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Muhammad

everywhere,

I see you in-between the trees
I look in places of green.
Hiding from you in the critique of me
wondering,
if it’s a daughters smile,
a friends greeting,
or want of a teachers love.
Gentle, kind and loved,
you remind me of my fathers eyes.
He said, ‘little one, look everywhere’.
So as I continue to climb ladders
searching,
outside and within,
pondering,
how the distance is my refusal
I sing…


Allaahumma salli ‘alaa Sayyidina Muhammadin
wa ‘alaa ali Sayyidina Muhammadin

Fatima, may God preserve her secret…

az-Zuhra – The resplendent one

al-Batul – The Devoted one

U`mm Abi-ha – The mother of her father

 

The youngest daughter of Khadija and Muhammad – blessings upon them both.

It is said that Fatima greatly resembled her father and that her ways of sitting and standing and speaking were quite similar.

“ I have not seen any one of God’s creation resemble the Messenger of God more in speech, conversation, and manner of sitting than Fatimah, may God be pleased with her. When the Prophet saw her approaching, he would welcome her, stand up and kiss her, take her by the hand and sit her down in the place where he was sitting.”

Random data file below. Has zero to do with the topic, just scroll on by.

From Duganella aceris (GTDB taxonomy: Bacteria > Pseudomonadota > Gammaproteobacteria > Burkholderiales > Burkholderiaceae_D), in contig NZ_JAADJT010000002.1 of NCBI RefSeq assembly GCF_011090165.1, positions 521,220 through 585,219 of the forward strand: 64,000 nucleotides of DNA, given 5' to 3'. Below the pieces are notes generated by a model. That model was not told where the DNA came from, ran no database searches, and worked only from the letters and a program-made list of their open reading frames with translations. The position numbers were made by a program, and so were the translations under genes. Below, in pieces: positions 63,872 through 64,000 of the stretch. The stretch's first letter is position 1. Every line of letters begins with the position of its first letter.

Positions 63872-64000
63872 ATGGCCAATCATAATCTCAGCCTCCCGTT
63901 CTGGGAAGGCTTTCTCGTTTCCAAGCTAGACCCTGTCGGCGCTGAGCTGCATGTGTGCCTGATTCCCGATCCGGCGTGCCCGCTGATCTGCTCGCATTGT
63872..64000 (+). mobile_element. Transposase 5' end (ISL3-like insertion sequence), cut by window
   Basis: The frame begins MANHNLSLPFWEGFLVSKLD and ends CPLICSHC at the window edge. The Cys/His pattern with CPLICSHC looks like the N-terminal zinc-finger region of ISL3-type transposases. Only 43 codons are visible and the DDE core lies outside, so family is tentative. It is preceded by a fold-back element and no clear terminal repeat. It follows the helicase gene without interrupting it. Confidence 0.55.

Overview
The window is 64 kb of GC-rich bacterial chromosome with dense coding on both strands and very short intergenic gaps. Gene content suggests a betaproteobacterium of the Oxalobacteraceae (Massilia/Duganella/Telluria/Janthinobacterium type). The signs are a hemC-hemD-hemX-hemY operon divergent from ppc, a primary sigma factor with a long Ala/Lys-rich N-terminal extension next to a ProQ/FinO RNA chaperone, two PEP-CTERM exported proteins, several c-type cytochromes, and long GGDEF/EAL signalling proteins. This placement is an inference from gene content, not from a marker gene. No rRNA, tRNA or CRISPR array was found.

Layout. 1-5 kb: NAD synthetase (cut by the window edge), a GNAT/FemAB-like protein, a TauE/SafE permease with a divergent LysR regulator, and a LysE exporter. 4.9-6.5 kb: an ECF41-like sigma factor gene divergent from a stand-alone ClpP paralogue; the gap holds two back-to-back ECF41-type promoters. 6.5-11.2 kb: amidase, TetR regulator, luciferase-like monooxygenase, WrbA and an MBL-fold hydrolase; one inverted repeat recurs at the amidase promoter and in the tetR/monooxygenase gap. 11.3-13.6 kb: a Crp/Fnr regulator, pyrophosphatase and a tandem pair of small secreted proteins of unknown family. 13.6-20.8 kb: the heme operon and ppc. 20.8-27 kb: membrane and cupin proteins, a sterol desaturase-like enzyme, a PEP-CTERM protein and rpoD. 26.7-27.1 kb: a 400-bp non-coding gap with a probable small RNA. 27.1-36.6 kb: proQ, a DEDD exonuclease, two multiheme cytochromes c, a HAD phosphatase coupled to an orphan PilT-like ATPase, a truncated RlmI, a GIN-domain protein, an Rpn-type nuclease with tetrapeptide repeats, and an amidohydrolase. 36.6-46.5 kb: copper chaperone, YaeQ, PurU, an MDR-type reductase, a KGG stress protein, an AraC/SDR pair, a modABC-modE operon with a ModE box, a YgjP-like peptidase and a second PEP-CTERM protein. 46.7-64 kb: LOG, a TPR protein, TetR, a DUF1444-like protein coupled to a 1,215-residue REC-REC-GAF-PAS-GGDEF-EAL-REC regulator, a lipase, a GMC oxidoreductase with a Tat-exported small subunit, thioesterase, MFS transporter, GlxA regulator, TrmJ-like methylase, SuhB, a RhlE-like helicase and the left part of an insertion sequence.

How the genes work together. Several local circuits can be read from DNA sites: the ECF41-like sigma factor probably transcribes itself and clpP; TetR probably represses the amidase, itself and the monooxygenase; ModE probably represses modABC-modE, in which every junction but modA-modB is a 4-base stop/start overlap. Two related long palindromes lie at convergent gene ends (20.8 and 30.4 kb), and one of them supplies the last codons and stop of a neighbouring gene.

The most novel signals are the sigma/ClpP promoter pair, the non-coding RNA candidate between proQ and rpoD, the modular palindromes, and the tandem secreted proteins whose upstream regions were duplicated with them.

A’isha – blessings upon her.

She would do the same when the Prophet came to her. She would stand up and welcome him with joy and kiss him.

The Prophet had a special love for Fatima. He once said:

“Whoever pleases Fatima has indeed pleased God
and whoever has caused her to be angry has indeed angered God…

…Fatima is a part of me.

Whatever pleases her please me
and whatever angers her angers me,
and whoever injures her injures me.”

Fatima is regarded by some Sufis and theologians as the first spiritual head (qutb) of the Sufi fellowship.

The Prophet extolled her as one of the four most exemplary women in history along with Mary, mother of Jesus; her own mother, Khadija, and the wife of Pharaoh, who rescued and raised Moses.

It was Fatima who eloquently delivered her fathers eulogy…

Fatima (c. 608-633 C.E.), may God preserve her secret.

{Extracts taken from – Women and Sufism A hidden Treasure, selected and introduced by Camille Adams Helminski}

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